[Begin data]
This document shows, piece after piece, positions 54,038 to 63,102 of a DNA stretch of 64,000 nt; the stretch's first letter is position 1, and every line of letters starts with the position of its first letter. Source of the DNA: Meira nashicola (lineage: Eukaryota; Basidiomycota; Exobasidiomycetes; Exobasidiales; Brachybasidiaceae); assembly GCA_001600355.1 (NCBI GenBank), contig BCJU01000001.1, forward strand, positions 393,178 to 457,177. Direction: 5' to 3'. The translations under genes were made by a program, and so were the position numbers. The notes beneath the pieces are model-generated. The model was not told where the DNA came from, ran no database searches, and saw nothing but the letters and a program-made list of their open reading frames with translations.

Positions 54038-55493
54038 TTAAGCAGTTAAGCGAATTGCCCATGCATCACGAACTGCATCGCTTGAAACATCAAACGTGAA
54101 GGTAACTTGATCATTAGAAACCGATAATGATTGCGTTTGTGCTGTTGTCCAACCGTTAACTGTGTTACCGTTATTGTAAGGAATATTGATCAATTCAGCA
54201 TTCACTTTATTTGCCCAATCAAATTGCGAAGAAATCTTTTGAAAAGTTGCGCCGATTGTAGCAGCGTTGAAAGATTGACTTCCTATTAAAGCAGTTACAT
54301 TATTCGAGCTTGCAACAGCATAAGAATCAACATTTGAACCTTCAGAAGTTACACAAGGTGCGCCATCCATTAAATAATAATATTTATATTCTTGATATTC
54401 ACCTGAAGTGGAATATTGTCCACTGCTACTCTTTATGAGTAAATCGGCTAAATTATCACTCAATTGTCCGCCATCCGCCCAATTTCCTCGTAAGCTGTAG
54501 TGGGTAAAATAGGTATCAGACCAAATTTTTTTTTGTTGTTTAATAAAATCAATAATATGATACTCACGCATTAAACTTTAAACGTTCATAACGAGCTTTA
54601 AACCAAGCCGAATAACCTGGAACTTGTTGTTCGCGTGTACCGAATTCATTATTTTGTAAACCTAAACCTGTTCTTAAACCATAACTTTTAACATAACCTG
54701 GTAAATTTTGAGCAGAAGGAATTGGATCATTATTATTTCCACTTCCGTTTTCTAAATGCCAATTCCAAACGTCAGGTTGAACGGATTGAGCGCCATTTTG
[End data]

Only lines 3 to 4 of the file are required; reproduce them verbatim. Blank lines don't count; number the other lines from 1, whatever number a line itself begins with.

54038 TTAAGCAGTTAAGCGAATTGCCCATGCATCACGAACTGCATCGCTTGAAACATCAAACGTGAA
54101 GGTAACTTGATCATTAGAAACCGATAATGATTGCGTTTGTGCTGTTGTCCAACCGTTAACTGTGTTACCGTTATTGTAAGGAATATTGATCAATTCAGCA